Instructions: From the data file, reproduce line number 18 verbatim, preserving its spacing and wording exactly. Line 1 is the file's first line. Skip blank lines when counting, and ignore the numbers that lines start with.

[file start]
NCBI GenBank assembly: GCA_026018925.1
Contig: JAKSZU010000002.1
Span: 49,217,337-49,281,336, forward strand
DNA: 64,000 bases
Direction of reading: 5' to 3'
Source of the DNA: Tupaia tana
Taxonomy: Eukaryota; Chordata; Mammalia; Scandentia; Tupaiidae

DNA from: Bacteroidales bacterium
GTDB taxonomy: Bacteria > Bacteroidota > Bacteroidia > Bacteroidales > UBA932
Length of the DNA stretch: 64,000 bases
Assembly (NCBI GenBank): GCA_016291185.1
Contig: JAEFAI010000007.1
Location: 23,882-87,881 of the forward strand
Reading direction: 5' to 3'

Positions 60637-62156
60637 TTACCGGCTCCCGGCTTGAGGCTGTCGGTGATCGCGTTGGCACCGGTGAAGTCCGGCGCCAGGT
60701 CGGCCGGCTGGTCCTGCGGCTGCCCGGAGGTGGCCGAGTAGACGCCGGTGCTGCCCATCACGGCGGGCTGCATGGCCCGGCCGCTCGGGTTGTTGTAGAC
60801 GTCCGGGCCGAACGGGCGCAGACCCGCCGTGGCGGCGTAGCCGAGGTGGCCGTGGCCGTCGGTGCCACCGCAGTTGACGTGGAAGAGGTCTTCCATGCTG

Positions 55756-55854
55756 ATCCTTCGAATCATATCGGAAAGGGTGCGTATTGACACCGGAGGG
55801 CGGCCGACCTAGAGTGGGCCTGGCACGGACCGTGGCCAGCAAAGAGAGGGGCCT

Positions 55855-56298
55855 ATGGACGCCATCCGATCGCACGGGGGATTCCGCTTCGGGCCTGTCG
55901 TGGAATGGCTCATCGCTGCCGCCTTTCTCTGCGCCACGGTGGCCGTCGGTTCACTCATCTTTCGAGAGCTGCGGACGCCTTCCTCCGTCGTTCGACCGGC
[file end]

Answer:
60801 GTCCGGGCCGAACGGGCGCAGACCCGCCGTGGCGGCGTAGCCGAGGTGGCCGTGGCCGTCGGTGCCACCGCAGTTGACGTGGAAGAGGTCTTCCATGCTG